Granted, and as lamented in 2011 by esteemed terrorism expert David C. Rapoport, Americans’ “indifference to history” can have deleterious effects on efforts to utilize lessons learned from both past acts terrorism, as well as ineffective counterterrorism policies, in order to improve America’s counterterrorism posture. Yet the chorus of concerns over the Obama administration’s “policy entrepreneurship” on the Iran front flowing from the offices of Congressional Democrats and Republicans alike suggests a majority of Americans probably don’t think fondly of the regime in control of Iran. And they probably don’t favor reducing pressures placed on the regime by their government. Because they haven’t forgotten how much American blood has been spilled by terrorists supported by Iran. And not all Americans are unaware Tehran is now backing foremost lethal factions of the Afghan Taliban responsible for the deaths of many American soldiers.

Granted, as former CIA Mid East political analyst Dan Byman put it in a February 2012 Foreign Policy piece:  “highlighting Tehran’s ties to al-Qa’ida, as the Treasury designation quietly does, is a valuable form of pressure. Because Iran and al-Qa’ida both have an interest in keeping their relationship hidden, making it public may undermine it — or at least stop the ties from getting stronger.” But by now it’s obvious — or it should be — that any successful public diplomacy campaign focused on influencing the behaviors of top Iranian officials will require participation from higher-profile American officials than representatives of the Treasury Department.  That is, if Washington is actually capable of influencing their behaviors in the first place.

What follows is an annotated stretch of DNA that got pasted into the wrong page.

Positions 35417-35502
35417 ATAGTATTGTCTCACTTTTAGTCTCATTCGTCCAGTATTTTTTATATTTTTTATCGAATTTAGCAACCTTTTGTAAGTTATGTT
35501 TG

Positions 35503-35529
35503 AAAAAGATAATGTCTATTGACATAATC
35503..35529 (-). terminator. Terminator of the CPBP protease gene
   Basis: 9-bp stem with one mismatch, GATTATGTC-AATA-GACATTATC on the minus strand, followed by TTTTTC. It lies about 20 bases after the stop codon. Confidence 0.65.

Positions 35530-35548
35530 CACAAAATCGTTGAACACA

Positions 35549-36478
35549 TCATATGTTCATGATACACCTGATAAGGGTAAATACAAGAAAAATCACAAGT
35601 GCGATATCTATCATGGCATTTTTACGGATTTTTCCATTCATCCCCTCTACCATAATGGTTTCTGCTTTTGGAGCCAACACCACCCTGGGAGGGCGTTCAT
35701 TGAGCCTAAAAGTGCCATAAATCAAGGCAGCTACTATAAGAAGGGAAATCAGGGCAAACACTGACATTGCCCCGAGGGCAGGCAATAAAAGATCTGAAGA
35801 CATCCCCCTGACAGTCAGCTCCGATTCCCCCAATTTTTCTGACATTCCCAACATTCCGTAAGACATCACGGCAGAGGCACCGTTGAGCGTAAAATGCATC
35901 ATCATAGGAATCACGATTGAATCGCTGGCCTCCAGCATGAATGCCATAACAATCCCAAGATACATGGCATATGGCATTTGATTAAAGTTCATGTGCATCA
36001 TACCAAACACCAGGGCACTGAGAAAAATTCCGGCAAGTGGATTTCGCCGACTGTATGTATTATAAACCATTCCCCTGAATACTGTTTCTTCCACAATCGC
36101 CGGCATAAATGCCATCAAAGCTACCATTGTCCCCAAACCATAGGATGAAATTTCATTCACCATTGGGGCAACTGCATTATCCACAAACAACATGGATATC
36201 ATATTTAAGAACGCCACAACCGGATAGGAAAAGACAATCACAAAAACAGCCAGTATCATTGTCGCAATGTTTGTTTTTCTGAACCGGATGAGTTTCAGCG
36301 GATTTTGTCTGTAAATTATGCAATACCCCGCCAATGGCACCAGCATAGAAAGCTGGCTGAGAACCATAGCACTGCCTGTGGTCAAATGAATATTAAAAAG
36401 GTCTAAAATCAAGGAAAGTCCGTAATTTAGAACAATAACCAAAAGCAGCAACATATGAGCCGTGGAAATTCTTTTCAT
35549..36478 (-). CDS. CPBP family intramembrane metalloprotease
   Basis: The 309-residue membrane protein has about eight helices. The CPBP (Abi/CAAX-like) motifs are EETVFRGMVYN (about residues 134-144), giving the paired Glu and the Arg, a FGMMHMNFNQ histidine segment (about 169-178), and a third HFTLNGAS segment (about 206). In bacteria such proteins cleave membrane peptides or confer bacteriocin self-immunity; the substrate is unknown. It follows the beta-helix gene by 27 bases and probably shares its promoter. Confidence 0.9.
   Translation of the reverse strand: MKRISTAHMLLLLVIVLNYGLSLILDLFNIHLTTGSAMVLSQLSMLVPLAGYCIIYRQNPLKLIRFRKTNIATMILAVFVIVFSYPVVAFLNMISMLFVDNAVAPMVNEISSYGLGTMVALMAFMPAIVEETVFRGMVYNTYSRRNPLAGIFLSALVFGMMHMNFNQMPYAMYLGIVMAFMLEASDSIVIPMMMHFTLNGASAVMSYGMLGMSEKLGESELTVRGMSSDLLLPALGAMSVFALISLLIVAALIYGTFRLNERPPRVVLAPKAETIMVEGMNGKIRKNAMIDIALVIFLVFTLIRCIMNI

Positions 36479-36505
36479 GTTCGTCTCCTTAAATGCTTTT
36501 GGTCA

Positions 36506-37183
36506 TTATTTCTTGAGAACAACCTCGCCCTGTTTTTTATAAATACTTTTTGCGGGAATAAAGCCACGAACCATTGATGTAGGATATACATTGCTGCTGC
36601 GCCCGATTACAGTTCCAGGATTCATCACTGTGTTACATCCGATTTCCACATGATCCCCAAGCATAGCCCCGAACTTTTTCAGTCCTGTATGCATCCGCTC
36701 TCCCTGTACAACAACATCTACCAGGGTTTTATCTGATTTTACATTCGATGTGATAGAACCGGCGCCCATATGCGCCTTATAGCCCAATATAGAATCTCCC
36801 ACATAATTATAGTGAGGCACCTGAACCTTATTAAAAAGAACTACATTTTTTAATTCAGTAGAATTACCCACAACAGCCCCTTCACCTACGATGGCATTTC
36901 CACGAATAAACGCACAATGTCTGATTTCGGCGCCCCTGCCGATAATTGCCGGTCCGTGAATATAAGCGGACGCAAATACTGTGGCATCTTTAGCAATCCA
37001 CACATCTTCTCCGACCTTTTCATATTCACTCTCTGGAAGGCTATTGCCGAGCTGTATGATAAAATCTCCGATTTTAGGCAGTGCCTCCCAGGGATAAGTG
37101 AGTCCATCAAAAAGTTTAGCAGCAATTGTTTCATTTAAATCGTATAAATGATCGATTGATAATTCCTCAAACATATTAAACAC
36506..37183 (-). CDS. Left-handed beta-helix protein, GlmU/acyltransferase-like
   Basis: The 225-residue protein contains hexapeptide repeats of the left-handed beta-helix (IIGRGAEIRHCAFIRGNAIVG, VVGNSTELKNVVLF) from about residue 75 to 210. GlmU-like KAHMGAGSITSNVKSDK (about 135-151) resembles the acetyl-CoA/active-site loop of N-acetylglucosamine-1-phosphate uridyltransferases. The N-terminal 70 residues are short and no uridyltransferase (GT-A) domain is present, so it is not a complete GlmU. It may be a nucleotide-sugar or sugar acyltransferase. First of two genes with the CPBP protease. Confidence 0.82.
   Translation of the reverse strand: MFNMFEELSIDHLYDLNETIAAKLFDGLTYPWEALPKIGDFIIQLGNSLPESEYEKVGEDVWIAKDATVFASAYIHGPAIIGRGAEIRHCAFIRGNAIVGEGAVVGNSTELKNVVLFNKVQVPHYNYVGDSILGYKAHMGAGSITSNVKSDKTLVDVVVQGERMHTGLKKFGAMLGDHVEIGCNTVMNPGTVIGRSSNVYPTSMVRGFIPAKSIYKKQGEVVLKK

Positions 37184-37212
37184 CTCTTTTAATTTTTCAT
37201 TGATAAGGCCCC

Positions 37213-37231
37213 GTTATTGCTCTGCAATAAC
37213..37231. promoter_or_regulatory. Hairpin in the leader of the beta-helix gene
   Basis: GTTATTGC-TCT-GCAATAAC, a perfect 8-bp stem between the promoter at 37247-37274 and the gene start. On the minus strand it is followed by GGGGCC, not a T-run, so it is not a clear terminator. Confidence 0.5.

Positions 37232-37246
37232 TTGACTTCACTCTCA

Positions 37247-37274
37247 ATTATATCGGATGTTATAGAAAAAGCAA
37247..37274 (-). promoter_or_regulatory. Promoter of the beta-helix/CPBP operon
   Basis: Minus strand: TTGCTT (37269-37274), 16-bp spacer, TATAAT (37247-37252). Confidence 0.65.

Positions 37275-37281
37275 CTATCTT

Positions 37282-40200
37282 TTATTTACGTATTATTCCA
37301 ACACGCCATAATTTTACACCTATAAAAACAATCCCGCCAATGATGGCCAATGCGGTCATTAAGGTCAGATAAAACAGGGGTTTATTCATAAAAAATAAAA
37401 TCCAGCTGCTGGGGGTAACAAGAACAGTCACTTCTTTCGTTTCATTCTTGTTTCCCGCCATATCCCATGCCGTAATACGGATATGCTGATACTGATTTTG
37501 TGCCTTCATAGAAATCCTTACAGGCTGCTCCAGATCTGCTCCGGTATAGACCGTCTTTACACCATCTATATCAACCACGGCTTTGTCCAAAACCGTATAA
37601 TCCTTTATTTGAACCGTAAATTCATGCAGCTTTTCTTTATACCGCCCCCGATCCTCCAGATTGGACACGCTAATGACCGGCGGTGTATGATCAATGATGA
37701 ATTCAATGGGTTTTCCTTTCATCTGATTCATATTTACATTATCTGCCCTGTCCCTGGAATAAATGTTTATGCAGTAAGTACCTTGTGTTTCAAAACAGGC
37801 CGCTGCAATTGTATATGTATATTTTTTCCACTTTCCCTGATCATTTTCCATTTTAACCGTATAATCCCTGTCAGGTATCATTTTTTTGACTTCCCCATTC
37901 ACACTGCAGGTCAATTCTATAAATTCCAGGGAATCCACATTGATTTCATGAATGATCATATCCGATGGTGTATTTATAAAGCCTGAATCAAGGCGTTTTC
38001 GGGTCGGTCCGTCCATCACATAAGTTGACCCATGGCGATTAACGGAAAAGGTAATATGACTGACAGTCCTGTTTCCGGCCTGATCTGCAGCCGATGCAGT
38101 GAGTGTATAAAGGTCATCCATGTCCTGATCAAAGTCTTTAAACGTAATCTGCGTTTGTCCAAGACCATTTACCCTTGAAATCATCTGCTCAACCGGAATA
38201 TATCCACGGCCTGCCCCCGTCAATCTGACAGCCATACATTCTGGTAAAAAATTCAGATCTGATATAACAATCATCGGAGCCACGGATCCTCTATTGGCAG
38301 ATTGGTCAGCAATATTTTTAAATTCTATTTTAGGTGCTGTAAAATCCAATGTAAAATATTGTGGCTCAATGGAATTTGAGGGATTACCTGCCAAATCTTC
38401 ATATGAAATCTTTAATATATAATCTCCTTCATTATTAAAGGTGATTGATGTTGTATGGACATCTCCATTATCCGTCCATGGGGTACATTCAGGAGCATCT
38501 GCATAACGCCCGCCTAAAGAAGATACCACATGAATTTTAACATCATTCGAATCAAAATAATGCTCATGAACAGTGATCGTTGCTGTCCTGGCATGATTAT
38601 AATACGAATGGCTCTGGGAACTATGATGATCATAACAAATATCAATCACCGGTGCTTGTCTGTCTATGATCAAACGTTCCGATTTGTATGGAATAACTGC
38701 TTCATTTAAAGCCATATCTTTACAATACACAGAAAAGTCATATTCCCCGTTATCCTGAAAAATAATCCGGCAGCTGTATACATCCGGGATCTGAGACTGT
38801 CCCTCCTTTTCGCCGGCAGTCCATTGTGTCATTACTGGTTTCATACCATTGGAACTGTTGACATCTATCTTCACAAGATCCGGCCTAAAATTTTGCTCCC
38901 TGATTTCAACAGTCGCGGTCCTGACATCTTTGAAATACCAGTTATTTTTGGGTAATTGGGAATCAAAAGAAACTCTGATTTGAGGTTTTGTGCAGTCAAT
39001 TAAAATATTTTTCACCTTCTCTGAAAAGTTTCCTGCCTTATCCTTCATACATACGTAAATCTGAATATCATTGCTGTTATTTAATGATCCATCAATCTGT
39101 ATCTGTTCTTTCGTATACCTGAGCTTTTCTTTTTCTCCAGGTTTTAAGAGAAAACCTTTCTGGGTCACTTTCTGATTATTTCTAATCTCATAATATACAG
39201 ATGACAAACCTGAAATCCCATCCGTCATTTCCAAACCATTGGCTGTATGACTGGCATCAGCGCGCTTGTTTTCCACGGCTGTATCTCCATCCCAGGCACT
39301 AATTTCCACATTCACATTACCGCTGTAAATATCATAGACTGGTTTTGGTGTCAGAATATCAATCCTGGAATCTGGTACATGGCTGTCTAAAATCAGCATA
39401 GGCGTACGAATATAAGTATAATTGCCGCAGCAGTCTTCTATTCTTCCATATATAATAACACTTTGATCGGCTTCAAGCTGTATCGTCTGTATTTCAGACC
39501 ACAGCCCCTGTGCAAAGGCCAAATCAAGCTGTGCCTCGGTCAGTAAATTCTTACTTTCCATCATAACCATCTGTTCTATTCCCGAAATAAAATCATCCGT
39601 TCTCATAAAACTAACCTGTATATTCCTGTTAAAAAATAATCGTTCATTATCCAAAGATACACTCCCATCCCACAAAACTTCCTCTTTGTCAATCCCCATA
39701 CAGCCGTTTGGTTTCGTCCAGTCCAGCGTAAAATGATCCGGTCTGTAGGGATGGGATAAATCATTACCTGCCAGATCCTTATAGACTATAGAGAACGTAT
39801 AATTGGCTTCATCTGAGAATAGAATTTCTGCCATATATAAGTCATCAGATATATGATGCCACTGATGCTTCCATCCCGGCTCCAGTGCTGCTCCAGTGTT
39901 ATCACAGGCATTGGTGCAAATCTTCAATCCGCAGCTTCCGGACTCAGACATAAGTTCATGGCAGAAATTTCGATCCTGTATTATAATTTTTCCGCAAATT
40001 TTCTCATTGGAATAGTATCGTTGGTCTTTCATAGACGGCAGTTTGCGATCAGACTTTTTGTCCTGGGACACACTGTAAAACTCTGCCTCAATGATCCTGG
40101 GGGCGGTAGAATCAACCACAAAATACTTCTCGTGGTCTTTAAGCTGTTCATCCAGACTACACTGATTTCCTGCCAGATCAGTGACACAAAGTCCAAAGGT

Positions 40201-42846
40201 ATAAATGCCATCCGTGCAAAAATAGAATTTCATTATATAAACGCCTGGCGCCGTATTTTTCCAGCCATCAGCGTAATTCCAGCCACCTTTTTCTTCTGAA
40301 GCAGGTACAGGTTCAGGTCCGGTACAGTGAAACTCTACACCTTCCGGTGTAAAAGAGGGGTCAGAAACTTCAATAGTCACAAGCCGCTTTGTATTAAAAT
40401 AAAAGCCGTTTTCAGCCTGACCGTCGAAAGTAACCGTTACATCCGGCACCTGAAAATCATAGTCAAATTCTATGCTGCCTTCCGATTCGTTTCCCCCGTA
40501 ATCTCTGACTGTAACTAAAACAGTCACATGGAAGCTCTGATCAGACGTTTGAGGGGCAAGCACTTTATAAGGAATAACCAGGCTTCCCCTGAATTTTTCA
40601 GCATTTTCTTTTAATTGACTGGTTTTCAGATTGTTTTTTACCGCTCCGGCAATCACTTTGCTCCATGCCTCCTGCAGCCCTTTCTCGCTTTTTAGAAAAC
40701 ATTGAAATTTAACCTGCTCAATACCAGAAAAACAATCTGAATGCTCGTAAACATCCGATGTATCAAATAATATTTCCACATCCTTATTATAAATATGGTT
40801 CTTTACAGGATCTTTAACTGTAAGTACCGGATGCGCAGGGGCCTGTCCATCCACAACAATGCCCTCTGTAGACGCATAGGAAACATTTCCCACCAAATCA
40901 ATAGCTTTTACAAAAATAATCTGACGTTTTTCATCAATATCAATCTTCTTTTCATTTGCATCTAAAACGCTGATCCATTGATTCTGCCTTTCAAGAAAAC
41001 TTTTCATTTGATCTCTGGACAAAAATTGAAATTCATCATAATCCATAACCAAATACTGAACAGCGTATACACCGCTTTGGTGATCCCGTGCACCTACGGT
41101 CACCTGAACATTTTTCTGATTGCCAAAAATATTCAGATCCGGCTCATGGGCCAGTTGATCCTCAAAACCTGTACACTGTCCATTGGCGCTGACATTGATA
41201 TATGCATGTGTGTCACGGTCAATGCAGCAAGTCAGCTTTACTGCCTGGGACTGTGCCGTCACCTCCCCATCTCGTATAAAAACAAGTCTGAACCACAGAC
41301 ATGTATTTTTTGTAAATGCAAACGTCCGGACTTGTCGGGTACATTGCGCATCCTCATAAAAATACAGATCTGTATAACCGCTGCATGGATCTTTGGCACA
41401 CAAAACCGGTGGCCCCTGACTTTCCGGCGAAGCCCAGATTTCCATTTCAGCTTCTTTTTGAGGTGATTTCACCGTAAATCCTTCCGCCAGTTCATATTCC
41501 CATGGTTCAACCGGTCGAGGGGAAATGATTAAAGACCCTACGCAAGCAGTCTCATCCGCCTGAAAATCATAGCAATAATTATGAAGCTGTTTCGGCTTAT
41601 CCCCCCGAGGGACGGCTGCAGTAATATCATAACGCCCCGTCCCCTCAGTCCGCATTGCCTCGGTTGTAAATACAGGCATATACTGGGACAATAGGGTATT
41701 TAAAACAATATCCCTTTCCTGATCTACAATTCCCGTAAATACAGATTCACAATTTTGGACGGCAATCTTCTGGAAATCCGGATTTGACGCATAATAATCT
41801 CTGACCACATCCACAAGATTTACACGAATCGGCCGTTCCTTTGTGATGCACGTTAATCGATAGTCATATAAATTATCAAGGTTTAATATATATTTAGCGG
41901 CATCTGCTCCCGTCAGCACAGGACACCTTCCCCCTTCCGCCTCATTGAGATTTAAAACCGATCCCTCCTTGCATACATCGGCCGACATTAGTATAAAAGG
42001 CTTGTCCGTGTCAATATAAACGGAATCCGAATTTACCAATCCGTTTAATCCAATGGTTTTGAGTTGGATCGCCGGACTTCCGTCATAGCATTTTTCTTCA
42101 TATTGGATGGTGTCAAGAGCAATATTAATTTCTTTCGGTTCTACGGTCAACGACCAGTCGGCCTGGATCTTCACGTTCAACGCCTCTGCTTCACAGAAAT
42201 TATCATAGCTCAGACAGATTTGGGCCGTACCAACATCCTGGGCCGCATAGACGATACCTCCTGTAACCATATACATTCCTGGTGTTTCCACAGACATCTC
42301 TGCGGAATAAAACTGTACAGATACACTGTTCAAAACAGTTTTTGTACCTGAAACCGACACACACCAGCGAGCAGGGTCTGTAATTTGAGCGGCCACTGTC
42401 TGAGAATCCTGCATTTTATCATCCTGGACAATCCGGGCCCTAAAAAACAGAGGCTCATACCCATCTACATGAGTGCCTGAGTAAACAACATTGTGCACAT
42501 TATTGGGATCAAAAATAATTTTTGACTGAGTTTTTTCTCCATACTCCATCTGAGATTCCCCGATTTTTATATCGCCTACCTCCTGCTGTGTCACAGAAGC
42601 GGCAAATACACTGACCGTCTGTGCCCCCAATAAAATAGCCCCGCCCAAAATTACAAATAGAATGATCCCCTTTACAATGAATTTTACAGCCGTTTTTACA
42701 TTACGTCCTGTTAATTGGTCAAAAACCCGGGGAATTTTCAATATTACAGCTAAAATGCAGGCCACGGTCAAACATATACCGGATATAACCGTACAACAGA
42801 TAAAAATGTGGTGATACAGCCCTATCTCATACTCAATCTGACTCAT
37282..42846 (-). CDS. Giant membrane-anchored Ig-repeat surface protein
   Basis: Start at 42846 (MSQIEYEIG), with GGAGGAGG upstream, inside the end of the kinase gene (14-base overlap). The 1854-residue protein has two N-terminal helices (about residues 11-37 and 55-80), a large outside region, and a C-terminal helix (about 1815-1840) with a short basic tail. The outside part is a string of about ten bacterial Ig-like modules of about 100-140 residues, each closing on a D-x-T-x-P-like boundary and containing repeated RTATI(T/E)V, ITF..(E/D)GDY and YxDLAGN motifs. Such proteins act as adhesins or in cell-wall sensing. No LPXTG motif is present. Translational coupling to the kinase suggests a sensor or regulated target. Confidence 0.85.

Therefore, wouldn’t it make sense for the Obama administration to publicly ask Ayatollah Khamenei to hand over senior al-Qa’ida leaders and key facilitators living comfortably in Iran in exchange for Iranian assets frozen by Treasury? If tensions between radical Shiites and Sunnis are as severe as has been suggested by those who have blindly claimed Iranian officials will not assist al-Qa’ida leaders, it should be easier for Iran’s Supreme Leader to entertain a proposal like this than one focused on halting a “nuclear energy” program that enjoys popular support among Iranians.

Clearly, the Syrian issue is not the only thing that’s taking a backseat to President Obama’s efforts to prevent the mullahs from going nuclear on his watch. Meanwhile, through its relationships with an array of militant Islamist groups — particularly those designated foreign terrorist organizations by the US State Department, such as al-Qa’ida — leaders of the Islamic Republic are poised to continue killing Americans and our allies for years to come. Indeed, the regime has been doing a fine job of murdering Americans and our allies without deploying nuclear weapons for the past 35 years.

Leave a Reply

Your email address will not be published. Required fields are marked *